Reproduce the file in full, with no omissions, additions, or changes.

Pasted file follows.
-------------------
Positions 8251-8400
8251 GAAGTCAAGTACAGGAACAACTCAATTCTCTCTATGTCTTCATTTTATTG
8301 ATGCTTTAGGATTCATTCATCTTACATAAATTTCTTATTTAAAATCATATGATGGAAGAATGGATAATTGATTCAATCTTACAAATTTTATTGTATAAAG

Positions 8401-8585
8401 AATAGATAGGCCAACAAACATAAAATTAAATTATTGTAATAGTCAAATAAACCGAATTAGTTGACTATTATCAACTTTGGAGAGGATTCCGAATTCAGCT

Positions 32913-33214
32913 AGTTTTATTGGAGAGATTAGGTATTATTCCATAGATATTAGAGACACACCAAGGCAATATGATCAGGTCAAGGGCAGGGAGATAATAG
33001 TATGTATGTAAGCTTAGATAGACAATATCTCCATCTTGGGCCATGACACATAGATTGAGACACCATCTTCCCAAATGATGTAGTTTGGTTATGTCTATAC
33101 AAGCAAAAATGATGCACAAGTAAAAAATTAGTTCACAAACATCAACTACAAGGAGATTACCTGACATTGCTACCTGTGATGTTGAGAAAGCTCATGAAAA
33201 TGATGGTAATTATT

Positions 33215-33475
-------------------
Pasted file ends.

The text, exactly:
Positions 8251-8400
8251 GAAGTCAAGTACAGGAACAACTCAATTCTCTCTATGTCTTCATTTTATTG
8301 ATGCTTTAGGATTCATTCATCTTACATAAATTTCTTATTTAAAATCATATGATGGAAGAATGGATAATTGATTCAATCTTACAAATTTTATTGTATAAAG

Positions 8401-8585
8401 AATAGATAGGCCAACAAACATAAAATTAAATTATTGTAATAGTCAAATAAACCGAATTAGTTGACTATTATCAACTTTGGAGAGGATTCCGAATTCAGCT

Positions 32913-33214
32913 AGTTTTATTGGAGAGATTAGGTATTATTCCATAGATATTAGAGACACACCAAGGCAATATGATCAGGTCAAGGGCAGGGAGATAATAG
33001 TATGTATGTAAGCTTAGATAGACAATATCTCCATCTTGGGCCATGACACATAGATTGAGACACCATCTTCCCAAATGATGTAGTTTGGTTATGTCTATAC
33101 AAGCAAAAATGATGCACAAGTAAAAAATTAGTTCACAAACATCAACTACAAGGAGATTACCTGACATTGCTACCTGTGATGTTGAGAAAGCTCATGAAAA
33201 TGATGGTAATTATT

Positions 33215-33475